"It's probably a few weeks of activity (for each targeted formation along the way) because it might mean acquiring a sample, for example, which takes a few weeks to find that place to get the sample, to deploy the arm, to acquire the sample and process it in our lab," Vasavada said. "So maybe two or three samples, perhaps, on the way, that's already a month or two.

"We're still evaluating the capability of the rover on the terrain that we now see from eye level. ... We estimate we can drive something like a football field a day once we get going and test out all our driving capabilities. And if we're talking about a hundred football fields away, in terms of 10 kilometers or so, to those lower slopes of Mount Sharp, that already is a hundred days plus."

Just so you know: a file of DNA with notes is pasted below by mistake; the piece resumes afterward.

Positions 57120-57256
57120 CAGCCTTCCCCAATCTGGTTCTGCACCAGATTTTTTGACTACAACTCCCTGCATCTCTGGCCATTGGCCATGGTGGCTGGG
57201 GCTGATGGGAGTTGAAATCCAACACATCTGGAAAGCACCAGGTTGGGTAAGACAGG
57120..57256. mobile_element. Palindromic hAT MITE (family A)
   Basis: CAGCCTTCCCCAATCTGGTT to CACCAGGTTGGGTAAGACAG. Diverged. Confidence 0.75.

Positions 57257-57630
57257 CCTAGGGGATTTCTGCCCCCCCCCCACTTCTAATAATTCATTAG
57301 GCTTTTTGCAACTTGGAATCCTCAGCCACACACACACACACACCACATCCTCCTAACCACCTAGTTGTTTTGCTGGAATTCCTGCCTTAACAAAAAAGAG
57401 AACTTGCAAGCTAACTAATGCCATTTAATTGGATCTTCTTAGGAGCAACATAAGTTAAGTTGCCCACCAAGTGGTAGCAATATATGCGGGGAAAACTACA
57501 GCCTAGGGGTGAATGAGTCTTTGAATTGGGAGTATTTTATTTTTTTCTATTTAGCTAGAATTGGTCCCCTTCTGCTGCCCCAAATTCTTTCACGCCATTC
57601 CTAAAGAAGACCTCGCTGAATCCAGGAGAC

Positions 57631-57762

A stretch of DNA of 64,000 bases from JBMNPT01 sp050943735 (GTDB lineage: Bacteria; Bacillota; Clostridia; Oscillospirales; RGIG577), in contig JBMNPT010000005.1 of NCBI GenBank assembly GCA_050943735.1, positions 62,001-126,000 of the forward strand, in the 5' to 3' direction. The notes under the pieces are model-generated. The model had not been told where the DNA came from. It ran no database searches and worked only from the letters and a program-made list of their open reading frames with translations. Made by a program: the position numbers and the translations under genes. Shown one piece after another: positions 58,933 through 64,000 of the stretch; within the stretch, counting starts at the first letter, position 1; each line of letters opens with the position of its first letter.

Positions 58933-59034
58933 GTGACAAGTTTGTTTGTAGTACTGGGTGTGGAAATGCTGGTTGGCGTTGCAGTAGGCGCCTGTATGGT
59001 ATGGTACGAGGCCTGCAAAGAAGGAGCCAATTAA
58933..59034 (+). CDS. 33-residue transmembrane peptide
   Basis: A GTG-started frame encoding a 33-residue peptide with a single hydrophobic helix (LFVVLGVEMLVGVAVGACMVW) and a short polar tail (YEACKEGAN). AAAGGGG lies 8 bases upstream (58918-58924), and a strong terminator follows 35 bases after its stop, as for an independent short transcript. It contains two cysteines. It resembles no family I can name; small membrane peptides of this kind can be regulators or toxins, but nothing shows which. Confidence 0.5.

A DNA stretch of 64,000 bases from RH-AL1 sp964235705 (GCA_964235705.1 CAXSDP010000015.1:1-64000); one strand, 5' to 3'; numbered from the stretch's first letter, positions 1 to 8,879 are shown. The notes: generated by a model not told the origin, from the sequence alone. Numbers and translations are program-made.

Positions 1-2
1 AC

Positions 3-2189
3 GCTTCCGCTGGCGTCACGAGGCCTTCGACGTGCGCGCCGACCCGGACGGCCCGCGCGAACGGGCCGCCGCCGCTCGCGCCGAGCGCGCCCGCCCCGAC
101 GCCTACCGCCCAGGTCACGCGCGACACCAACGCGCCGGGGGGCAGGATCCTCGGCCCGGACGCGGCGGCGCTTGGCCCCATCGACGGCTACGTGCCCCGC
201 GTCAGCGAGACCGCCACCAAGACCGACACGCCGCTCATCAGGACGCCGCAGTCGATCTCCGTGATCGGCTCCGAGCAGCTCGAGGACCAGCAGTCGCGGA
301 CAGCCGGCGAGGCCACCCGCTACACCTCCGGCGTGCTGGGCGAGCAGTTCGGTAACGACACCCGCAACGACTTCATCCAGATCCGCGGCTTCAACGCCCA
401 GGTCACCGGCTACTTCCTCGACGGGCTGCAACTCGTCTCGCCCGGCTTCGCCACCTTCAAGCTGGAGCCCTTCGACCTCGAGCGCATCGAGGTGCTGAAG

This color-enhanced view shows the terrain around the rover's landing site within Gale Crater on Mars. It was taken by the High Resolution Imaging Science Experiment (HiRISE) on NASA's Mars Reconnaissance Orbiter. Credit: NASA/JPL-Caltech/University of Arizona
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VIDEO: THE MARS SCIENCE LAB FULL LAUNCH EXPERIENCE PLAY | HI-DEF
VIDEO: ATLAS 5 ROCKET LAUNCHES MARS SCIENCE LAB PLAY | HI-DEF
VIDEO: ONBOARD CAMERA VIEW OF NOSE CONE JETTISON PLAY | HI-DEF
VIDEO: ONBOARD CAMERA VIEW OF THE STAGING EVENT PLAY | HI-DEF
VIDEO: ONBOARD VIEW OF ROCKET RELEASING MSL PLAY
VIDEO: LAUNCH DECLARED A SUCCESS PLAY

VIDEO: LAUNCH REPLAYS: OUR VIEW OF LIFTOFF PLAY | HI-DEF
VIDEO: LAUNCH REPLAYS: VAB ROOF PLAY | HI-DEF